This small section of the gallery seen closer up will help, in comparison with the previous photo, to give some idea of the scale of the dome in human terms.
The ceilings are high, almost beyond comfortable viewing but they are so opulent in design and coloration that you cannot do less than crane your neck to look up at them.
If the exterior of St Paul’s follows lines and proportions of Classical simplicity and elegance, the interior seems to have drawn its inspiration from oriental temples in its vivid colours and complexity of line.
There is gilding everywhere. It shines or sparkles according to position and the lighting, but there are great quantities of it, adding richness to the gilded objects themselves and contributing a glow to the surroundings.
The Great and Good are represented here, of course, sometimes in solitary dignity, as in the case of Sir Joshua Reynolds, but sometimes in scenes on unabashed allegory.
For example this monument, raised by Parliament, in honour of Captain Robert Faulknor, killed in 1795 aboard the frigate Blanche while engaging the French. Here we have a naval officer, dressed in a Classical tunic and carrying a shield, no less, attended by mythical beings.
I have no idea what St Paul’s seems like to a believer. As one exempted from that useless baggage, I can say that I found St Paul’s a magnificent and remarkable building, one that can be admired for the ingenuity of its design, the skill of the craftsmen who made it and the sheer aesthetic magnificence.
Much of the iconography in St Paul’s has to do with war, conquest and, directly or indirectly, British imperial pride. The lion is the symbol of Britain in its pugnacious imperial mode so we expect to find lions in St Paul’s. It is quite interesting to compare their different expressions and attitudes.
I was a little surprised to find two banks of lighted candles near the doors of St Paul’s as I associate this igneous activity with Catholicism rather than with the Church of England. The image of Christ looks rather like a Greek Orthodox icon too… All part of the rich texture of the St Paul’s experience, I suppose.
Leaving St Paul’s, we set out for our next destination, the Guildhall. When we arrived, though, we found that others were using it as a rendezvous as well.
We had to wait until the police gave permission for us to cross the road and the hold-up, it turned out, was because they were waiting for the Mayor’s coach to arrive. I got this photo but the Mayor was not aboard any longer.
The courtyard of the Guildhall had been designated as the place where horses drawing the Mayor’s coach and other vehicles would be unhitched and put in their vans for return to their various stables. The ground had been covered with a thick layer of sand, no doubt to provide some protection to the paving and make cleaning easier.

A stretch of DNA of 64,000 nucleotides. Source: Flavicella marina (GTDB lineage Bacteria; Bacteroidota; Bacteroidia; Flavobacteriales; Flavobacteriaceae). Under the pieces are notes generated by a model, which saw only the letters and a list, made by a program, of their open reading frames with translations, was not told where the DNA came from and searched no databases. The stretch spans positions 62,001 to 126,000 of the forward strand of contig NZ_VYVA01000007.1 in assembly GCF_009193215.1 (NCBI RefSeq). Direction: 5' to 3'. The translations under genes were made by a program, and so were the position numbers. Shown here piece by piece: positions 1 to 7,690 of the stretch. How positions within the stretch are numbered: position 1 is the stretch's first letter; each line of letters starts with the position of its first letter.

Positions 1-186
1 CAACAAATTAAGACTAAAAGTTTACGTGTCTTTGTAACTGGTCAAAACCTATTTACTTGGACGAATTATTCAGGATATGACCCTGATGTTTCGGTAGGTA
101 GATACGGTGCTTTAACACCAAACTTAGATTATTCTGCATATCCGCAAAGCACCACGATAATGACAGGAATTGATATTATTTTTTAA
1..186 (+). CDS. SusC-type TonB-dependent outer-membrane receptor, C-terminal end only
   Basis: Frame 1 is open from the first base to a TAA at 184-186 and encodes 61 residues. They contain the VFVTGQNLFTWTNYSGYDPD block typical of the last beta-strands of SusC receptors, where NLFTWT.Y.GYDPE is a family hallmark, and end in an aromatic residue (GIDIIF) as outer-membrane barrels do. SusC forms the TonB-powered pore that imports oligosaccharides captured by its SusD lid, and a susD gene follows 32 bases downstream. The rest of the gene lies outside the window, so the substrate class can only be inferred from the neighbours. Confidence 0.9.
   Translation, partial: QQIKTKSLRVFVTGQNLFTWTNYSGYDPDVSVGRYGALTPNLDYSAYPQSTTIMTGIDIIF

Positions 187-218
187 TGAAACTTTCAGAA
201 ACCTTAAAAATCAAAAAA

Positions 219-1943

When we later emerged from our visit, we found the clean-up in progress with street-sweeper lorries going round and round, directed by men in luminous jackets, sweeping up the sand and any dirt collected in it. It was an amazing sight. You can see the decorative paving reappearing, albeit under a thin covering of water and sand.
We had come to the Guildhall Art Gallery to see an exhibition called Atkinson Grimshaw, Painter of Moonlight. I am used to having my bag searched when I go into public places but was surprised by the use here of an X-ray machine similar to those at airports.
The Guildhall Art Gallery has both permanent exhibitions and visiting exhibitions. You are allowed to take photos in the permanent exhibitions but not in the others. I therefore cannot show you anything of the Grimshaw exhibition though you can get an idea of the man and his work from John Atkinson Grimshaw – The Complete Works.
As well as paintings, there are also sculptures such as this pair.
A more modern piece gained a certain notoriety when it became the victim of a violent gesture of political dissent.
This statue was attacked and decapitated in 2002. It has been repaired and is now kept behind glass to forestall any possibilities of further attack.
I enjoyed looking at the paintings by Grimshaw, especially as I had not knowingly seen any before. In fact, if I am to be honest, Grimshaw was new to me, so my education has been extended by this exhibition. The paintings will no doubt seem old fashioned to some, at least in the context of modern and abstract art, but they should be judged on their merits and I found some of them very striking indeed.